The virtual restaurant concept is a smart response to the consumer’s rising demand for high-quality delivery menus. It is economical and eco-friendly, as it maximizes staff resources, investment in equipment and reduces food waste. Owners may even find it leads to increased hours for kitchen staff or can help offset higher wages with increased revenue from utilizing existing labor. Most importantly, it is an easy way for existing restaurants to get in on the virtual expansion of off-premise dining without major disruption to their main business.

Reason #3 – Location, location, location

While many people use the terms ghost kitchen and virtual restaurant interchangeably, they are actually quite different. The most obvious and important contrast is their location. Ghost kitchens are located in commercial kitchen spaces that don’t have a brick-and-mortar restaurant attached to them. Some industry pundits claim that ghost kitchens are actually in the real estate business. Virtual restaurants are run out of an existing brick and mortar location—be it a restaurant, cafe, a catering kitchen, a bar that serves food or even a grocery or convenience store with a commercial kitchen. A good bet when restaurant owners are looking for a partner is to select a virtual restaurant company that limits competition by offering territory exclusivity for restaurants that carry their virtual brands.

Another thing that sets ghost kitchens apart from virtual restaurants is that ghost kitchens are only preparing delivery meals without a regular on site restaurant menu to manage. In some cases they will work as a behind-the-scenes, full delivery-only option for a restaurant (a chain for example) or they may specialize in a certain type of cuisine such as burritos or burgers.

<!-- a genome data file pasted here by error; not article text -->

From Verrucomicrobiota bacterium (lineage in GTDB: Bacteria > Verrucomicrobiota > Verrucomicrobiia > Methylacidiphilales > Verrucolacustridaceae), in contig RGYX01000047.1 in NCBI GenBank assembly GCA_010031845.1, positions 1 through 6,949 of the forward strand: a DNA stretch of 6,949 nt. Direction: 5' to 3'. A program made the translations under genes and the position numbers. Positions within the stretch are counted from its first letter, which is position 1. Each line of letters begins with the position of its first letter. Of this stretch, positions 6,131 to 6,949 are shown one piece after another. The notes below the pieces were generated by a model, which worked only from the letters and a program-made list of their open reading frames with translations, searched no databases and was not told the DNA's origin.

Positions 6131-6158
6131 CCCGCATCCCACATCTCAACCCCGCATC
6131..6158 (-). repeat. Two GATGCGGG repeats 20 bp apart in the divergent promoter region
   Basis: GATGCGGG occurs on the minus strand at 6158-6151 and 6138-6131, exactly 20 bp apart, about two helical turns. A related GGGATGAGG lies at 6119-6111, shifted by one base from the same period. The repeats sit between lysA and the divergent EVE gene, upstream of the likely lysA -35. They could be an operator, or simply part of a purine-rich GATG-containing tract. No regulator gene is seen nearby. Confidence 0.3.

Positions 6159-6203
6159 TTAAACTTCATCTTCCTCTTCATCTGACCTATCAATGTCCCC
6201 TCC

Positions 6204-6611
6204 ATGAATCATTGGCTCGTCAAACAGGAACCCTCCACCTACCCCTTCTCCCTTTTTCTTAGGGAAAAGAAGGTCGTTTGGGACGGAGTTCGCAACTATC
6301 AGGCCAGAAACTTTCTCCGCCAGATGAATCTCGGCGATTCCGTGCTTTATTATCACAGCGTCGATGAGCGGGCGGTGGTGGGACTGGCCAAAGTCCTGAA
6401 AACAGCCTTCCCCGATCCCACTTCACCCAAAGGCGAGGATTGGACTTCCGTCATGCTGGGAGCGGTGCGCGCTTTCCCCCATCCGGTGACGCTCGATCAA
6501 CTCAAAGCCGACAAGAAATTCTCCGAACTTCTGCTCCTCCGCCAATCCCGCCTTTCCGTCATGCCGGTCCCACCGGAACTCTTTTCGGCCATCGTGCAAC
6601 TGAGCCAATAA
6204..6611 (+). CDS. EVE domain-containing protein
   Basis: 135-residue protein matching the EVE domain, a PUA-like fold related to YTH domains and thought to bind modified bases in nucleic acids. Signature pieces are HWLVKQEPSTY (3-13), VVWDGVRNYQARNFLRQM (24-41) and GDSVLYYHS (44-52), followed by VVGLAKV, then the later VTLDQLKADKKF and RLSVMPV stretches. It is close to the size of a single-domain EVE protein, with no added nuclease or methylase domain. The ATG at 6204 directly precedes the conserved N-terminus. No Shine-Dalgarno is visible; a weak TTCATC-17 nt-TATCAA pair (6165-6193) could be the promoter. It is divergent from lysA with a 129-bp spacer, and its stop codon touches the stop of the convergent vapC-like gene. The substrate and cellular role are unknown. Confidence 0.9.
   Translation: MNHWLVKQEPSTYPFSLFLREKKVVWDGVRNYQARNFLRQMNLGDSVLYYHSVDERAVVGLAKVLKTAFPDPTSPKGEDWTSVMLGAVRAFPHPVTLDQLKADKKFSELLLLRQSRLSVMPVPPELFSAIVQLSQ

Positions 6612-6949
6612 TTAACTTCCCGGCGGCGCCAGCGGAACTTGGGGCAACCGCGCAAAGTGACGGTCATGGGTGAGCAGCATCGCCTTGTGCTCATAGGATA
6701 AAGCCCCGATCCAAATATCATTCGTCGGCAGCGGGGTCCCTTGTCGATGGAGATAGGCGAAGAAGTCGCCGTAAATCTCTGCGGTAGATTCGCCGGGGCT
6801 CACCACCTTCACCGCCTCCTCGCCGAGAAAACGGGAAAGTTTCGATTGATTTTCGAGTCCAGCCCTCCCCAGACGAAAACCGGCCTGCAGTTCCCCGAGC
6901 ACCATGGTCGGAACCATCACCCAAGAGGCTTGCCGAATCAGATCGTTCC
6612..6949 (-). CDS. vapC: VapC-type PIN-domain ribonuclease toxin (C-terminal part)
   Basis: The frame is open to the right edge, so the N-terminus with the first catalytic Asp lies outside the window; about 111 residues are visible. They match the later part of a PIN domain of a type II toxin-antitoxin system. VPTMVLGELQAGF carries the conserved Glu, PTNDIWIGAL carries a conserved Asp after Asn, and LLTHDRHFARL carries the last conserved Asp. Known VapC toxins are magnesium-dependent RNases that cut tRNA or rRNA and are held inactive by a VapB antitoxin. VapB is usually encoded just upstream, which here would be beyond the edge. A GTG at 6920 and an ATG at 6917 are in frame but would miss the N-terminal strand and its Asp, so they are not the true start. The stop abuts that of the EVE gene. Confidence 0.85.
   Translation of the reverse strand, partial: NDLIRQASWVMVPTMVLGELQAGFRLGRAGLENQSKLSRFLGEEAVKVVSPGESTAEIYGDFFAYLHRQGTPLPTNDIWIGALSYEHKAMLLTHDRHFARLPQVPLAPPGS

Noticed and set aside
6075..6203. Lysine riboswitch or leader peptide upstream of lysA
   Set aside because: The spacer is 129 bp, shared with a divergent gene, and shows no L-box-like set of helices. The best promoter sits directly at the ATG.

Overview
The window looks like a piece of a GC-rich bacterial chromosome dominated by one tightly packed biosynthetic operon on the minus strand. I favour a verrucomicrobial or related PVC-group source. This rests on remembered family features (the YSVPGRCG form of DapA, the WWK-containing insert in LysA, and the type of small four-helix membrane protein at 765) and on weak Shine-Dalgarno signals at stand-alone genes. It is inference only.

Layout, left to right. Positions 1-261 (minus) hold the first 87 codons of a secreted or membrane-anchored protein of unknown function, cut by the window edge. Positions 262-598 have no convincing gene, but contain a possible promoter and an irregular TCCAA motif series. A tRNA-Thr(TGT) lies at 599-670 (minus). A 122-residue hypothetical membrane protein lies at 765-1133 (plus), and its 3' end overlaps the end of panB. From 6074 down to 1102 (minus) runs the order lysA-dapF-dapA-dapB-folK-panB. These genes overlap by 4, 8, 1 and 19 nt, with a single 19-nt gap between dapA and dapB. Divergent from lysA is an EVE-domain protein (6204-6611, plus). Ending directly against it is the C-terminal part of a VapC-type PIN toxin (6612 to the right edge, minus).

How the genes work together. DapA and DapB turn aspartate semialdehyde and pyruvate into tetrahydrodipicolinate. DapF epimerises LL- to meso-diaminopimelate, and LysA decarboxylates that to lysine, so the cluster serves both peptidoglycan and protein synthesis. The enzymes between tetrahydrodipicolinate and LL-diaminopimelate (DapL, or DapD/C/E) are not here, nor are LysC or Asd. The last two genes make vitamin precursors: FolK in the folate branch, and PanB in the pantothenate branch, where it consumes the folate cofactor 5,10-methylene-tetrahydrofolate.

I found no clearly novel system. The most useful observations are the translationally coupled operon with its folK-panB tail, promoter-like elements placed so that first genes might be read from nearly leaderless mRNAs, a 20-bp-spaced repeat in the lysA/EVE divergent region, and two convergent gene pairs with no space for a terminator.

Virtual restaurants often select their virtual menu based on overlap with ingredients they already have in stock and cuisine they are already familiar with. The great thing is they can expand their appeal by increasing demand for menu items they may not be known for. For example, a steakhouse that offers their own mac & cheese can easily add a specialized delivery concept – (such as Nextbite’s Monster Mac) to supercharge their mac & cheese sales. Virtual restaurants have control of their own balanced and profitable operation based on what they believe would be a strong selling concept — or what local data shows is hot or a new opportunity in their region.

Reason #4 – It’s All in the Delivery

The most obvious similarity is that both ghost kitchens and virtual restaurants have delivery-exclusive menus and are helping drive the huge spike in this segment. In today’s dining universe, that boils down to making food for delivery only primarily through the use of third-party delivery apps.